The key thing to note here is that the reasoning for various frugal activities varies from person to person. Your reasons are going to be different than my own. Another reader’s reasoning is going to be different than you or I. There is no right or wrong here, just different lives.

Instead, it’s important to recognize what makes a good frugal tactic for you. When you look at a list of tactics, not all of them are going to match your life. The key thing is to know what exactly you’re looking for so that you can easily go through that list and pull out the ones that have potential for you. Remember, if you pull out two things out of a list of a hundred and those two things actually save you money, then the list of a hundred ideas was worthwhile for you.

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  1. David says:

    This is one the wisest, humblest things you’ve written. Good job sir.

  2. John says:

    If you’re time is at a premium, why are you doing your own dishes? In this economy, you could find someone to do your household chores for $8/hr easy.

  3. krantcents says:

    Time or money at a premium? Sometimes I do things to save time other times for money, it depends if principles are involved. Sometimes I do things that some would say is a waste of time or has very little monetary value. In other words, sometimes I do things for fun or pure enjoyment.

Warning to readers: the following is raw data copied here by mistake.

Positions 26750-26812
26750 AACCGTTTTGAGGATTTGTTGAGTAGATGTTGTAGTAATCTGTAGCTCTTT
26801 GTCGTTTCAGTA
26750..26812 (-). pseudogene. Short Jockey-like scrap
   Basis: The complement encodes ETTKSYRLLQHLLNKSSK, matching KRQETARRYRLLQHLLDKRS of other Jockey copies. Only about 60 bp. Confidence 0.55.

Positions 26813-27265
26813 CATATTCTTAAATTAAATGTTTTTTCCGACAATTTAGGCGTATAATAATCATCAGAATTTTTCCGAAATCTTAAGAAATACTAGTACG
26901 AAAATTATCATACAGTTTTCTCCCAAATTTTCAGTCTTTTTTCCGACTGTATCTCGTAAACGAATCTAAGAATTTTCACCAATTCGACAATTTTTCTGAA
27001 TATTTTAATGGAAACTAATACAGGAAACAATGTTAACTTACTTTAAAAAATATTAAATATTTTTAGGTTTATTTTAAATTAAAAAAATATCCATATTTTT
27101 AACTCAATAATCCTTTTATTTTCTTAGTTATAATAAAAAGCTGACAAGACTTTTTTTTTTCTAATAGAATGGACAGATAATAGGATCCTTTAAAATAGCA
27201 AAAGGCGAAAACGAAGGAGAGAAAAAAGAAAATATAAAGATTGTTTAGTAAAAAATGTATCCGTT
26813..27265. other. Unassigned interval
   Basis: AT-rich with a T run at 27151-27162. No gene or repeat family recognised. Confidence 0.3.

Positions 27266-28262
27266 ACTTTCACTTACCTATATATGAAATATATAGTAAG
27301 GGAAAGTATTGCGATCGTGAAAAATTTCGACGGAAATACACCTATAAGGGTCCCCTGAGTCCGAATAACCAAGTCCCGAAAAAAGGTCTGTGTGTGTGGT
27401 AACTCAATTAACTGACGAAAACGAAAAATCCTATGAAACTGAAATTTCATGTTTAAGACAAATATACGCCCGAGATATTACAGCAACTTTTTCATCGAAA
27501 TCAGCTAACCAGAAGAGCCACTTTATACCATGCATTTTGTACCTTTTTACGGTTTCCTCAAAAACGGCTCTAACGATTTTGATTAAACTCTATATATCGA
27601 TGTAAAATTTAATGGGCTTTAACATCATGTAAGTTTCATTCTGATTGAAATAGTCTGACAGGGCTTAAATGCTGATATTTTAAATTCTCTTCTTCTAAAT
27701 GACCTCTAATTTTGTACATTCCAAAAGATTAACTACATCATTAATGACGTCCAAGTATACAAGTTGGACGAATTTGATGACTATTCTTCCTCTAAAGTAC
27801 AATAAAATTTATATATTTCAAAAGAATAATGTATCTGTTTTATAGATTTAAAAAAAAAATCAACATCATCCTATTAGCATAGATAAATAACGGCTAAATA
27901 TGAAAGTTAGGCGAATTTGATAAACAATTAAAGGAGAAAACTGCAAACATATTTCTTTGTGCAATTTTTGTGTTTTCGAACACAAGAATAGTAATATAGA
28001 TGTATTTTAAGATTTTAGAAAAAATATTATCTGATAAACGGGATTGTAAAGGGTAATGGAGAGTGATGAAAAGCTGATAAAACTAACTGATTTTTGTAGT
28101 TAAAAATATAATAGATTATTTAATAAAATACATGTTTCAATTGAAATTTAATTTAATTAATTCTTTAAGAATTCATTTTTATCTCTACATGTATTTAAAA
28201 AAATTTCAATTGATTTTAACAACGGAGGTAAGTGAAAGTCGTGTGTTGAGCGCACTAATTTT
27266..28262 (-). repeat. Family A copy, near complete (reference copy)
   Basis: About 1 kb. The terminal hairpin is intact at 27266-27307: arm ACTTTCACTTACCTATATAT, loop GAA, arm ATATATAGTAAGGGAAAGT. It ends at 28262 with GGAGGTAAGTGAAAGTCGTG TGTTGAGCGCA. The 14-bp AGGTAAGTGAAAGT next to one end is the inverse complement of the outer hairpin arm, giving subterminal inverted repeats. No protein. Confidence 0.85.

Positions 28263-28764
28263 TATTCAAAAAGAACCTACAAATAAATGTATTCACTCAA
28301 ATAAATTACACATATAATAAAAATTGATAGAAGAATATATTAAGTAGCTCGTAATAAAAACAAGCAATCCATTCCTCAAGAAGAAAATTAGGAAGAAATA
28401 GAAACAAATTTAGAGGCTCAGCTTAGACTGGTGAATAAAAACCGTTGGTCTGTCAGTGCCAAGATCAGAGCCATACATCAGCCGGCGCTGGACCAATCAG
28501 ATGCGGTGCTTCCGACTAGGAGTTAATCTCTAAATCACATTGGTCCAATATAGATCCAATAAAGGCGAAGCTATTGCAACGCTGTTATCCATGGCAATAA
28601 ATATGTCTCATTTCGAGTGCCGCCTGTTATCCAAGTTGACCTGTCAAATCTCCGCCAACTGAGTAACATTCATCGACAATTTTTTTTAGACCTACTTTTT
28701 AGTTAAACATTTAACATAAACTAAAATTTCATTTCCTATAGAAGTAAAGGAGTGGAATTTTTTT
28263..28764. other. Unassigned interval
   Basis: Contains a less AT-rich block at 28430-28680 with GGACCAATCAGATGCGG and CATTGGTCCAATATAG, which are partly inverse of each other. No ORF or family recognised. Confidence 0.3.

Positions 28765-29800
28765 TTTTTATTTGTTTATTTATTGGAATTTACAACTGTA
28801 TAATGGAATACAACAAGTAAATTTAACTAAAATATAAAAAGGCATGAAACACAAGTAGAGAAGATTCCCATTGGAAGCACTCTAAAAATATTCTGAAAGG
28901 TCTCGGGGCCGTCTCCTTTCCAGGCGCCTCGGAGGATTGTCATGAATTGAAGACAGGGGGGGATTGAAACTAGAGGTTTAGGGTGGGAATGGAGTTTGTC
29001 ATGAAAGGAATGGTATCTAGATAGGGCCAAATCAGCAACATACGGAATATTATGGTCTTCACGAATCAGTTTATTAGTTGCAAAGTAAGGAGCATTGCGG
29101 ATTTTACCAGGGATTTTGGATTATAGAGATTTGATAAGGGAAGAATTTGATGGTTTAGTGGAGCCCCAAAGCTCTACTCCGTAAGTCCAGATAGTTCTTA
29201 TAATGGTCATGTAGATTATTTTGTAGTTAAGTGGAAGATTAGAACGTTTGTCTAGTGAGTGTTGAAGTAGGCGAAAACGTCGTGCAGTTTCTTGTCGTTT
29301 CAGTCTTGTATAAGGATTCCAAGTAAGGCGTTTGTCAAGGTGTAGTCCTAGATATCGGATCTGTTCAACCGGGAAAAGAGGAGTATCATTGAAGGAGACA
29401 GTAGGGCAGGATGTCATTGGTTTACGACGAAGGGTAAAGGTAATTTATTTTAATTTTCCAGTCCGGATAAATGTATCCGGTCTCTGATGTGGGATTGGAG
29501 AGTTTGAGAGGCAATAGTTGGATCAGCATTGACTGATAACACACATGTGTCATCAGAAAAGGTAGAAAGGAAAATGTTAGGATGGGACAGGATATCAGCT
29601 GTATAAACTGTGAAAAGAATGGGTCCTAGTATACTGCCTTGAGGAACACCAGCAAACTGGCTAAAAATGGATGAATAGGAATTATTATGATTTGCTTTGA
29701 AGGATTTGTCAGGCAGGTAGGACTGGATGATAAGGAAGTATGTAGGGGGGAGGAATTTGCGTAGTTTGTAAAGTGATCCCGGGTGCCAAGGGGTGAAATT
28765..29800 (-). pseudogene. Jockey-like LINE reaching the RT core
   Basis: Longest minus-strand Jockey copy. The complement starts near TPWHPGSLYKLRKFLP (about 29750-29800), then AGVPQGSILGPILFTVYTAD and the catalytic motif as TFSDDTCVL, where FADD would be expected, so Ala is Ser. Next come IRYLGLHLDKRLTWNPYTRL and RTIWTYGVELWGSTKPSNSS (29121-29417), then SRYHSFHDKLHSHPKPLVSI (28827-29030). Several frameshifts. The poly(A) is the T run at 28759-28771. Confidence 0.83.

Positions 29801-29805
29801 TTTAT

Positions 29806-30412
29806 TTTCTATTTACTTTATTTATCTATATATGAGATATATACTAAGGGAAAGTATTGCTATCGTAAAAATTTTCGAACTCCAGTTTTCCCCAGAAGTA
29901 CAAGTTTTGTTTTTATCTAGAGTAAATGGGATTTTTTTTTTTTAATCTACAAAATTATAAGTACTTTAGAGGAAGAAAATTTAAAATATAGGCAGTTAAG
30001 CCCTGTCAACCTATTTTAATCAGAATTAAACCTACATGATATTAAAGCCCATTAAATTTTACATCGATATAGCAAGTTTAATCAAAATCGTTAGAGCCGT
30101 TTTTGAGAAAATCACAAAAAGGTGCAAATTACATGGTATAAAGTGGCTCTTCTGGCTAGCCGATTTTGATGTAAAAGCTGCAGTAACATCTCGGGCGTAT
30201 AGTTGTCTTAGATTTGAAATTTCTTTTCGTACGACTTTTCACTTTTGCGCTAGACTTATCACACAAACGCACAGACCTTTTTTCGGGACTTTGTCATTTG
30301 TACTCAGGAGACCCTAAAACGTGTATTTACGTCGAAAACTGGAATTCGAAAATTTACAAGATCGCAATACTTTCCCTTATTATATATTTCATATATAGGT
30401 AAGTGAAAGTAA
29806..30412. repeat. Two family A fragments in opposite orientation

4. rosa rugosa says:

    Trent, This is a good post because it really acknowledges your audience.
    I concluded a while ago that you get so many negative posts because you don’t acknowledge or interact with your readers – analogous to kids acting up in order to get their parent’s attention. Just my two cents worth.

  5. RMJ says:

    Trent, what I wonder for your investment of time is this – is whether or not a frugal activity will make for a worthwhile post/article a consideration? If you’re looking for material for this blog or for another paid writing assignment, will that make a frugal activity with less obvious returns worthwhile for you?

  6. deRuiter says:

    I’m with John #2. Hire a little help. Of course you do hire some in a way, putting the children in paid daycare and one in public school. I’ll bet there are many eople in this economy who would be delighted to do a couple of hours of housework a few days a week to earn a minimal amount of money freeing you and your wife for more creative activities.

  7. Gretchen says:

    Interesting post placement (after the bus thing) and timing (after many lack of moderation complaints and I, belive, at least one vacation.)

    At some point, something’s gotta give. Hire out and/ make the kids do some chores. At least one of them is old enough at this point.

  8. valleycat1 says:

    Loading the dishwasher at 10:30 PM? Clean pots/pans etc as you go, or put them in to soak once the food is in the serving dish. Make cleaning up after meals part of the total meal time. If two or more people are working on that, it really only takes about 15 minutes at the most – & we do all our dishes by hand. Our final rule: anyone that eats helps clean up (even toddlers can usually get their dishes to the person washing, put away the salt/pepper, or help wipe down/sweep).

  9. jeff smith says:

    Nice. Very wise. Can’t do everything.